Page last updated at 01:18 GMT, Friday, 3 July 2009 02:18 UK

Child witnesses 'wait too long'

Baby P
A trial related to the Baby P death highlighted this issue

Young witnesses in sex abuse or violence cases are being forced to wait more than a year to give evidence in England and Wales, a report has said.

Many child witnesses feel intimidated in the run up to trials, research by children's charity the NSPCC suggests.

The issue gained prominence when a four-year-old girl gave evidence against one of the men found responsible for Baby P's death.

These cases should be fast tracked but typically take longer to come to court.

Researchers spoke to 182 child witnesses, the overwhelming majority giving evidence against defendants accused of sexual abuse or violence.

They found almost half had seen the defendants involved when entering or leaving court, while some were forced to share a waiting room with the people accused of assaulting them.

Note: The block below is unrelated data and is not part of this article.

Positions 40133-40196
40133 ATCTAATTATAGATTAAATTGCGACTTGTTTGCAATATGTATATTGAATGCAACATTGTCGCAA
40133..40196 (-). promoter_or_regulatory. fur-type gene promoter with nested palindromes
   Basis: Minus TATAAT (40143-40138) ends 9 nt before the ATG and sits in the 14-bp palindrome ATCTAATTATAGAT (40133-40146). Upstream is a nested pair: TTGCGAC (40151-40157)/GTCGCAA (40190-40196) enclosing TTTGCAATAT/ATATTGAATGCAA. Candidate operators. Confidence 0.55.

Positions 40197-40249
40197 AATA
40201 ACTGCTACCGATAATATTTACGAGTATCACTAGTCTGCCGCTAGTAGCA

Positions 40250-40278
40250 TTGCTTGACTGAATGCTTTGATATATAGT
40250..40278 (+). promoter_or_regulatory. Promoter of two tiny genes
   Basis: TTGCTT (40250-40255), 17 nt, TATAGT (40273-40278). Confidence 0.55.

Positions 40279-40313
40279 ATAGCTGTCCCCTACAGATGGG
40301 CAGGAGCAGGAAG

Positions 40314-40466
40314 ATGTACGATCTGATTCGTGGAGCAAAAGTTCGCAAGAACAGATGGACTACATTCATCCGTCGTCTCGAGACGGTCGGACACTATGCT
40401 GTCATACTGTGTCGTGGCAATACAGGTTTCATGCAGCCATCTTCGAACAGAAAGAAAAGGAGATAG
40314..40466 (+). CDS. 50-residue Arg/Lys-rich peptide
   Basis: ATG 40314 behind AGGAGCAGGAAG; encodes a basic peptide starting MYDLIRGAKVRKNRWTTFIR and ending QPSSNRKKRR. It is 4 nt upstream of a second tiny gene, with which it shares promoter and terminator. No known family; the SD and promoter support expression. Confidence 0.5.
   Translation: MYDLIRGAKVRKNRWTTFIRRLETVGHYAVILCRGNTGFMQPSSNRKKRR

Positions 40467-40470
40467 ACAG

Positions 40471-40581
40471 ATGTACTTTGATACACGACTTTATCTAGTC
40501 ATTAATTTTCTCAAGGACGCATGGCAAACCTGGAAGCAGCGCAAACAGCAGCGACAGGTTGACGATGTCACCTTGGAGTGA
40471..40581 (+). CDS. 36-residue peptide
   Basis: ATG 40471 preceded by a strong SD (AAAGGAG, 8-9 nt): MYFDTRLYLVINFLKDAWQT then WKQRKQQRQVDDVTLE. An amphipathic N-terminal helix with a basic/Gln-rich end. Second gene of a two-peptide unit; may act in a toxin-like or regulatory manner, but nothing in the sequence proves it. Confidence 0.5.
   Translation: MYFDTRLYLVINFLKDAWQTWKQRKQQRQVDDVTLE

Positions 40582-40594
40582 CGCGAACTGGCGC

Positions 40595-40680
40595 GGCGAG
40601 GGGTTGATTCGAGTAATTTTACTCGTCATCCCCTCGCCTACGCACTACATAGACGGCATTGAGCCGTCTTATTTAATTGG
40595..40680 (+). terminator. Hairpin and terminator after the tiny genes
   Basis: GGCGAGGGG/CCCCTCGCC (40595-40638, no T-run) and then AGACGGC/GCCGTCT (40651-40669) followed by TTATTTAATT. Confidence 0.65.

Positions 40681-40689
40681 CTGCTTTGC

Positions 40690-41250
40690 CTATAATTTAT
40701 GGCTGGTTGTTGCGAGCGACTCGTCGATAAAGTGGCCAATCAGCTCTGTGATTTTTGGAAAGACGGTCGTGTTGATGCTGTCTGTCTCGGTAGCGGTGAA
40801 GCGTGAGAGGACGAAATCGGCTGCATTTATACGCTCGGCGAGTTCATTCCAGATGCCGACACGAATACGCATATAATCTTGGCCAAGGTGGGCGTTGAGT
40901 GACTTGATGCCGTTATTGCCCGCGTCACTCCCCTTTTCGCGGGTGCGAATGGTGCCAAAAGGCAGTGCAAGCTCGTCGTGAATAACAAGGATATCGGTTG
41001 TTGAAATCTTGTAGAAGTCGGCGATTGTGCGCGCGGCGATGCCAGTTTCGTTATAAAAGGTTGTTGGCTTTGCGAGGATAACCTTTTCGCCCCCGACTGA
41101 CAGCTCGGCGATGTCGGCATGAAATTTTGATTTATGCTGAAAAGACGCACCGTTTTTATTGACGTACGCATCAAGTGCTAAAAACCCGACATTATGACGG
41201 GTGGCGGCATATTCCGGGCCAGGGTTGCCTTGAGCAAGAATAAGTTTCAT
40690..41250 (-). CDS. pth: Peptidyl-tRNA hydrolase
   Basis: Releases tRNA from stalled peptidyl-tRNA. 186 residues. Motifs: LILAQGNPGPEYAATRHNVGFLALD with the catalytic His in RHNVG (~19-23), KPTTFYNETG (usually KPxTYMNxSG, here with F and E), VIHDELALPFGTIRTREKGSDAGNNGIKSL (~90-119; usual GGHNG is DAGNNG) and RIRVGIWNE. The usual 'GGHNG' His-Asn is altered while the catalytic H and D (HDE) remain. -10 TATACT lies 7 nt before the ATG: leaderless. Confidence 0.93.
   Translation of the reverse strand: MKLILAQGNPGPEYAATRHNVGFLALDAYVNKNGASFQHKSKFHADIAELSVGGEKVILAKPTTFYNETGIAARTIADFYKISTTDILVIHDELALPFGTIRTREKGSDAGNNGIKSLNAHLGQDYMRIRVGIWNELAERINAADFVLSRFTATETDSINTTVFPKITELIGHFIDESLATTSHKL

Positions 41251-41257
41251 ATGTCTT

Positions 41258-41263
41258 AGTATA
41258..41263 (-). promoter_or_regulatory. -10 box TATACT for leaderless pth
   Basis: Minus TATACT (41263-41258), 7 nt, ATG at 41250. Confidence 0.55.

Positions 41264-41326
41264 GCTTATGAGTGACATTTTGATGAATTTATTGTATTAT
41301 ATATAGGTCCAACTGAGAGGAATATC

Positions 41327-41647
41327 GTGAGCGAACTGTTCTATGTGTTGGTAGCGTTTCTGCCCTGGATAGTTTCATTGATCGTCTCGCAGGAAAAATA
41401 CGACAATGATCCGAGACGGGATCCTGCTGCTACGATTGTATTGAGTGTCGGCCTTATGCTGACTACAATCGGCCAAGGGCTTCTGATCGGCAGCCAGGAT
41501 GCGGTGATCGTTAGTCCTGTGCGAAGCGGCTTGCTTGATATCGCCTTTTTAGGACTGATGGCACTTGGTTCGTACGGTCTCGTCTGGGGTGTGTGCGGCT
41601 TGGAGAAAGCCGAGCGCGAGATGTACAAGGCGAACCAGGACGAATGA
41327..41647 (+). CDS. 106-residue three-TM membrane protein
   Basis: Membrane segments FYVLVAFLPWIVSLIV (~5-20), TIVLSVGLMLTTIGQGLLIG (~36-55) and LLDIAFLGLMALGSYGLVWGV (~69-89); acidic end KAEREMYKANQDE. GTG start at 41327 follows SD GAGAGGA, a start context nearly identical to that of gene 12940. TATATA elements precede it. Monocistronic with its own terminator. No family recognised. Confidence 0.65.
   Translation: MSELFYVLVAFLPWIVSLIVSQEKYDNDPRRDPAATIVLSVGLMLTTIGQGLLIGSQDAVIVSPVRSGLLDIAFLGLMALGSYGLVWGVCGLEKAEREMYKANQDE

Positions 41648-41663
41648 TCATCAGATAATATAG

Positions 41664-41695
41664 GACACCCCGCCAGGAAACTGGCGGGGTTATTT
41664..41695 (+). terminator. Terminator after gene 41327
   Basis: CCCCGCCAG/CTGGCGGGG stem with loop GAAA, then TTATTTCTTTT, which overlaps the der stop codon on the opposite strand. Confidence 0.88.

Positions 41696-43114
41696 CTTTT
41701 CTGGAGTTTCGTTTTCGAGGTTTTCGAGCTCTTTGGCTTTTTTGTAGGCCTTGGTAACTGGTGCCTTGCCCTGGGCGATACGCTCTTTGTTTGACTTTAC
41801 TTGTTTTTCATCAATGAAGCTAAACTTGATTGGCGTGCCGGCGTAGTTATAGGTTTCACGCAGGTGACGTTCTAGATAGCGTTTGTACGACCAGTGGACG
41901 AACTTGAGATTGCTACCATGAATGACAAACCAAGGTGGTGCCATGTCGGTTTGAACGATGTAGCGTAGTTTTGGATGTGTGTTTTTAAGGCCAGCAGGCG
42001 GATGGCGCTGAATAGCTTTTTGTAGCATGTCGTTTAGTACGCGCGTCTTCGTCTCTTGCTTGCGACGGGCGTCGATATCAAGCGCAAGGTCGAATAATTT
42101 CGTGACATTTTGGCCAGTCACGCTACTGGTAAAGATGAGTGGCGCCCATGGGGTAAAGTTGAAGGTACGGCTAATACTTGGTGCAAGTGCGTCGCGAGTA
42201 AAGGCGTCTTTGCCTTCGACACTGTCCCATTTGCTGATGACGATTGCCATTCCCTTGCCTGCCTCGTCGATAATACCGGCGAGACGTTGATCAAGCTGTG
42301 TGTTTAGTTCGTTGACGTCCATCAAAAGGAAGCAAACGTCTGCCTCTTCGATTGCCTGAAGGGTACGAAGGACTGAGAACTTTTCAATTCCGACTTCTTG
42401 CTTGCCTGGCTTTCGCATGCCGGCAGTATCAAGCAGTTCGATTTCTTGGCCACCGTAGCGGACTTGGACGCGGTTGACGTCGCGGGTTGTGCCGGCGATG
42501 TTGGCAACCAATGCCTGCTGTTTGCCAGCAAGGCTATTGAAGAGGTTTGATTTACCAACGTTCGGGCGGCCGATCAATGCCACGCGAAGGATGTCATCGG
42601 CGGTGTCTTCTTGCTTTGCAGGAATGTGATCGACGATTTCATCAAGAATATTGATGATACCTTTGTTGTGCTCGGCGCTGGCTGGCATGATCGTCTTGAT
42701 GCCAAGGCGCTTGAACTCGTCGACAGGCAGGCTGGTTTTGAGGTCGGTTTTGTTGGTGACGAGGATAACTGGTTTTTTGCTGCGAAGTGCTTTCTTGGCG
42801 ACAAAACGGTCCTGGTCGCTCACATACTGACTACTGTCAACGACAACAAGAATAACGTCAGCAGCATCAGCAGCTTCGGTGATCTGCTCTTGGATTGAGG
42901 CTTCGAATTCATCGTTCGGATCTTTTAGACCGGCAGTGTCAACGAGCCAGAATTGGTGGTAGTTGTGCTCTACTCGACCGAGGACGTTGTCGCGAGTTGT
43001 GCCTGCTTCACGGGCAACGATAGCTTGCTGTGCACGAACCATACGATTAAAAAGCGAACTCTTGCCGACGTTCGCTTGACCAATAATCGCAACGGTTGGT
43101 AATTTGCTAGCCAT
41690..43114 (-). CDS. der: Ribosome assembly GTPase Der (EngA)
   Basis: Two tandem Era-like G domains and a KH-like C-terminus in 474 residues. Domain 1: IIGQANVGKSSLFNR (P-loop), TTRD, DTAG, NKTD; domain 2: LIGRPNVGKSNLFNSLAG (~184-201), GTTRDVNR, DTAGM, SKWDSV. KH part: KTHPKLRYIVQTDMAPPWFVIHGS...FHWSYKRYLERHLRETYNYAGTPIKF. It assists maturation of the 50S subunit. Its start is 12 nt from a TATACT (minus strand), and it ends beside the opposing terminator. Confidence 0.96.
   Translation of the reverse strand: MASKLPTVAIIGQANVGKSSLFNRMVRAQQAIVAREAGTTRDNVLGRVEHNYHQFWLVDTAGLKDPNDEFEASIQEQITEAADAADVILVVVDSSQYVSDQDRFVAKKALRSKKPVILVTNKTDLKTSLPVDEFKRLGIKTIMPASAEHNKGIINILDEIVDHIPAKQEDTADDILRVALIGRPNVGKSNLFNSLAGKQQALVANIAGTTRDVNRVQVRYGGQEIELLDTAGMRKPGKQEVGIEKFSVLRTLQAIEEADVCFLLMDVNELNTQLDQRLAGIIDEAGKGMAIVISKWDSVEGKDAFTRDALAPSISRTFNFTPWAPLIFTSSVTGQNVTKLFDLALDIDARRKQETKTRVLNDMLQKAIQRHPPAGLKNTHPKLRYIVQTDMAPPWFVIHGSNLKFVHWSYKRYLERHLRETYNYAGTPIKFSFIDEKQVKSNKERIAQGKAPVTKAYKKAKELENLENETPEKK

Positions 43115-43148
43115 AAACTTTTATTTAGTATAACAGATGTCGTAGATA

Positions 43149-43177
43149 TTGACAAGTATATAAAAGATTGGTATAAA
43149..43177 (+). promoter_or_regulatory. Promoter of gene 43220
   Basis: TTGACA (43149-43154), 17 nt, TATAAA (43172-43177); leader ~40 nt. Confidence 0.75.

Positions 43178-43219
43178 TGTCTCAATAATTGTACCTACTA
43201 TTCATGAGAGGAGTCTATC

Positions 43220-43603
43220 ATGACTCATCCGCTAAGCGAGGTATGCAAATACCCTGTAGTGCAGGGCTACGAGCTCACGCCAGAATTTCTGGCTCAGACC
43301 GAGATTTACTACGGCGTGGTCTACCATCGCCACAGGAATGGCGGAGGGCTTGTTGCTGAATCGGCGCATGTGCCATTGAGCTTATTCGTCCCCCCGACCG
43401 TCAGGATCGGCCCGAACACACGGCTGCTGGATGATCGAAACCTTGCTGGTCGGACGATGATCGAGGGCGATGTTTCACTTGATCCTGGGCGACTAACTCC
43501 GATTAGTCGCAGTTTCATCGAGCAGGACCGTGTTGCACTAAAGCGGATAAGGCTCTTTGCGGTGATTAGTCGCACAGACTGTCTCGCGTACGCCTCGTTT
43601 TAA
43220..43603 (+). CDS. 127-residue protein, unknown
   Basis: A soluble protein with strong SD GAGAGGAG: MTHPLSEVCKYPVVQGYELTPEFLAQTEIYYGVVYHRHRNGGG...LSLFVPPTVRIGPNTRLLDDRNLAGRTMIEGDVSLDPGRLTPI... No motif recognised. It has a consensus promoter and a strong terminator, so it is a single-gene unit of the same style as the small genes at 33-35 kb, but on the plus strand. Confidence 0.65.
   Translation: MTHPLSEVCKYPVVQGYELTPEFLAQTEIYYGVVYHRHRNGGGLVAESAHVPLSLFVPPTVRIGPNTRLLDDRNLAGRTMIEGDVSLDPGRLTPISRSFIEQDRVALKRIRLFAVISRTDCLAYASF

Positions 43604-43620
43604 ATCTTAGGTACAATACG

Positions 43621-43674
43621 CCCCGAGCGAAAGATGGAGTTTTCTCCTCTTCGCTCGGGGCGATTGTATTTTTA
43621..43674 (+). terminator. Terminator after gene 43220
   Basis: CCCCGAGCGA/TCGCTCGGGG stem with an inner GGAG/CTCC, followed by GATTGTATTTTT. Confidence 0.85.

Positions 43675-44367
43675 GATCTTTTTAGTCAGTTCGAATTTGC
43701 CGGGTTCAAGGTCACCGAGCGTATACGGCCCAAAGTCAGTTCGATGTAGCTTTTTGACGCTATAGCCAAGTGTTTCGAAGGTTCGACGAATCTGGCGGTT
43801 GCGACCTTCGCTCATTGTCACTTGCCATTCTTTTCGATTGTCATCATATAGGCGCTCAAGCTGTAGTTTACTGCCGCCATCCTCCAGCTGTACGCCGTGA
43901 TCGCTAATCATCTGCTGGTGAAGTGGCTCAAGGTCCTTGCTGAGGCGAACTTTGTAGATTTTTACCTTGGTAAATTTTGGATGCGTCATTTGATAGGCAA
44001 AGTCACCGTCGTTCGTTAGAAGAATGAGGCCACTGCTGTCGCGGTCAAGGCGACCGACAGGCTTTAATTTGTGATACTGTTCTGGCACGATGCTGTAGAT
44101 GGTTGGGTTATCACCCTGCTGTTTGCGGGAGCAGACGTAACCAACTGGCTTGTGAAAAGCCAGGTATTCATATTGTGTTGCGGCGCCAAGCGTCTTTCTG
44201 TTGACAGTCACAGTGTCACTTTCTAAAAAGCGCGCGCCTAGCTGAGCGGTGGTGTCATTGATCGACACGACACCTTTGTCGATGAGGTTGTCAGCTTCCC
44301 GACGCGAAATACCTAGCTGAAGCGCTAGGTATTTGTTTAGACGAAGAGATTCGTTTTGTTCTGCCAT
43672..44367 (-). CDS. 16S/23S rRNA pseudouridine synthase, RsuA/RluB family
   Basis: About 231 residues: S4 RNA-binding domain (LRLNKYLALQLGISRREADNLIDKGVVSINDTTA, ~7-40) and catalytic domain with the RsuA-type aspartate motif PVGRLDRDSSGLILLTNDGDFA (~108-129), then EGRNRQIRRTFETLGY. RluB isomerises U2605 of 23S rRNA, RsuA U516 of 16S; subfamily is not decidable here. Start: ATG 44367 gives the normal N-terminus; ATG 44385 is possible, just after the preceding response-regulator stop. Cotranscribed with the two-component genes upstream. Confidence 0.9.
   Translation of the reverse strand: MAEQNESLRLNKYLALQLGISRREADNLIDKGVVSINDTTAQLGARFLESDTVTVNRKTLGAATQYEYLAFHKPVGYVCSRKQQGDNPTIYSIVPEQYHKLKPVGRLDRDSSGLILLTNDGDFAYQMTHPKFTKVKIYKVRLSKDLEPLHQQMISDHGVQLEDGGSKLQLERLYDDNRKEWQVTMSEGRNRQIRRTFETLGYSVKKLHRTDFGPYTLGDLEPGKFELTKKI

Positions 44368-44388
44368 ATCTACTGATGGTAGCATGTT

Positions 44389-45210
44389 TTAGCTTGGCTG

The NSPCC is calling on the government to enforce the policy of fast tracking child witness cases and for more use of video cross examination.

In May, the 32-year-old boyfriend of Baby Peter's mother was convicted of raping a girl when she was aged two.

Seventeen-month-old Baby Peter died in August 2007 having suffered more than 50 injuries.

The girl, now aged four, became the youngest child to give evidence at the Old Bailey, through a video link.

Print Sponsor

New website 'to assist witnesses'
13 Dec 06 |  Scotland
Rape by Baby P man sparks inquiry
02 May 09 |  London

The BBC is not responsible for the content of external internet sites

Has China's housing bubble burst?
How the world's oldest clove tree defied an empire
Why Royal Ballet principal Sergei Polunin quit


Sign in

BBC navigation

Copyright © 2020 BBC. The BBC is not responsible for the content of external sites. Read more.

This page is best viewed in an up-to-date web browser with style sheets (CSS) enabled. While you will be able to view the content of this page in your current browser, you will not be able to get the full visual experience. Please consider upgrading your browser software or enabling style sheets (CSS) if you are able to do so.

Americas Africa Europe Middle East South Asia Asia Pacific